While listening to this album I heard echoes of the Beatles, Pink Floyd, E.L.O., Queen, Van Halen, the Who, Supertramp, and Styx. These are all bands that spent a great deal of time in the studio perfecting their sound and songs. Theirs was the era of the album and arena, but it was the album that always came first. Touring came after they had something new to say. The remarkable musical tightness of Umphrey’s has evolved through constant touring yet I can’t help but think how much better this album could have been if Umphrey’s spent less time on the road. This album was pieced together throughout several tours and often sounds like it. While not as A.D.D. as some of their other works, the album still seems a quite scattered compared to the best works of the groups mentioned above.

Mantis is a mixed blessing. One can hear that the band is starting to learn that you don’t need a million chord changes and gratuitous odd time signatures to craft good music.  Yet throughout the album interesting elements are thrown into songs that don’t really benefit from them. Still Umphrey’s impressive command of dynamics and musicianship is being channeled in an interesting new direction that grows on you with repeated listening. The album catches on fire at times but ultimately only hints at what they may achieve. Umphrey’s McGee could very well raise the musical bar for the jam band and rock worlds if they put the kind of energy and dedication into studio song crafting that they have been putting into touring. “Mantis” is a good first step in this direction.

30db: One Man Show

A new super group with local connections has emerged in the jam band world. Under the name 30 db, guitarist Brendan Bayliss of Umphrey’s McGee has released “One Man Show” with long time friend, fellow Chicago native, and mandolinist extraordinaire Jeff Austin. After years of seeing each other on the jam band circuit, the two struck up a friendship based on shared musical interests and the Chicago Cubs. Subsequent touring and writing sessions built momentum. When both went through painful song birthing break ups at the same time the connection deepened. The resulting tunes needed a home and didn’t quite fit into their existing projects and so 30db was born. They added a roster of talent that included drummer Cody Dickinson from the North Mississippi All Stars, guitarist Nick Forster from Hot Rize, and Open Road bassist Eric Thorin. The all stars ignited, creating what sounds like a band meant to be.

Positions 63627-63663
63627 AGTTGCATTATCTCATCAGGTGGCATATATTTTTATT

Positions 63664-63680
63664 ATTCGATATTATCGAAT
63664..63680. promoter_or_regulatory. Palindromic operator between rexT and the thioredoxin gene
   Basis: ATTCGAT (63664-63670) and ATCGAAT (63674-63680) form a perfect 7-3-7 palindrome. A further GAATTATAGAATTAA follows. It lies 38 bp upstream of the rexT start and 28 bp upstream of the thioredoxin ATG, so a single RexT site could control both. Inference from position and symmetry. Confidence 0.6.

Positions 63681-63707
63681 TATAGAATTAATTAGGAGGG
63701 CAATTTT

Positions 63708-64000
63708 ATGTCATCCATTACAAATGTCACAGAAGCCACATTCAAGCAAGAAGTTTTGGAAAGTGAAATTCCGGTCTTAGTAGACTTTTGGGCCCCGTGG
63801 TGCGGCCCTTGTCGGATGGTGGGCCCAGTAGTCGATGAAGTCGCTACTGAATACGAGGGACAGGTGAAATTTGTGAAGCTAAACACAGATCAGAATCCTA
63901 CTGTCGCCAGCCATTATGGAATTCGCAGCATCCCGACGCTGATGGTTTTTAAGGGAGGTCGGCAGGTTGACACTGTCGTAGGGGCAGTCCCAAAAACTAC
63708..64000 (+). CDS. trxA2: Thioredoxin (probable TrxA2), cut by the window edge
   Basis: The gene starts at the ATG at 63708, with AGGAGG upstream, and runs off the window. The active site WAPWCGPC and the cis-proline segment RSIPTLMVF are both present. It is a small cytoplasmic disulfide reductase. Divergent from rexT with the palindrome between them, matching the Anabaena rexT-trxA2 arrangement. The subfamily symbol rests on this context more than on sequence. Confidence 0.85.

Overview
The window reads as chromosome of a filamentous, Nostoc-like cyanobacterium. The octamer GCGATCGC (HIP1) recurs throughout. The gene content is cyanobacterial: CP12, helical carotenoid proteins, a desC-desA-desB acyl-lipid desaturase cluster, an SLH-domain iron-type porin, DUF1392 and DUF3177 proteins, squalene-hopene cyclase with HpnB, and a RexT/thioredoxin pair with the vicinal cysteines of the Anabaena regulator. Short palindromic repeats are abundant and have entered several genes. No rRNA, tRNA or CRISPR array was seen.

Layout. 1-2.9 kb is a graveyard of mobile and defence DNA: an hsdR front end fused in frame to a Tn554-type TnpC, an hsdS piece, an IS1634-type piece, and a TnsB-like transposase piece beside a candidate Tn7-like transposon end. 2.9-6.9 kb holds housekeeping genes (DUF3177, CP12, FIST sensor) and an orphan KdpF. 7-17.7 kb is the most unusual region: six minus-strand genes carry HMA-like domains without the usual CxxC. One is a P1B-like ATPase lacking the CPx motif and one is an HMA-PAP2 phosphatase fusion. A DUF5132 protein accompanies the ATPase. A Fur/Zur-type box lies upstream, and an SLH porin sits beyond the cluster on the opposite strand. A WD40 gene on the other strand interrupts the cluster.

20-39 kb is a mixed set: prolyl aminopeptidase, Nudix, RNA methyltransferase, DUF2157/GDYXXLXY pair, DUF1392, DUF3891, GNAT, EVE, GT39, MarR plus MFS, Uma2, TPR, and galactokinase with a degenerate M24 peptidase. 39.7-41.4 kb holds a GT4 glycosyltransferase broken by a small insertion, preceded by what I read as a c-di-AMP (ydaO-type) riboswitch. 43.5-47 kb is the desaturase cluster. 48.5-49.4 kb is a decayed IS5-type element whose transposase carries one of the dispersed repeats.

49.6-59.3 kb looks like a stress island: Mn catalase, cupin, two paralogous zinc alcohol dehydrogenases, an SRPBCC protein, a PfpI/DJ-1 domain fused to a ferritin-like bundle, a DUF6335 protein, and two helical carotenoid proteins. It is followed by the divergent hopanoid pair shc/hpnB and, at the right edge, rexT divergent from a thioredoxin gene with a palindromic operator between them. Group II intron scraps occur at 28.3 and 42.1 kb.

One Man Show is a great debut. It is an easy listen, with a wide range of musically evolved content. The songs don’t seem shlocked together but often seem better developed than some of Umphrey’s work. It’s a dynamic, tight album that somehow effortlessly blends elements of jam, southern rock, pop, folk, bluegrass, country, and soul-searching break up songs into a cohesive and natural sounding whole. It’s melodic and tuneful, rocking and wild, yet laid-back and fun all at the same time. This is an album of musical mood swings in a very good way. There are low-key acoustic moments juxtaposed with stratospheric tunes and interstellar jammed out crescendos. It all seems to work well together and shows just how much exceptional musicianship is present here.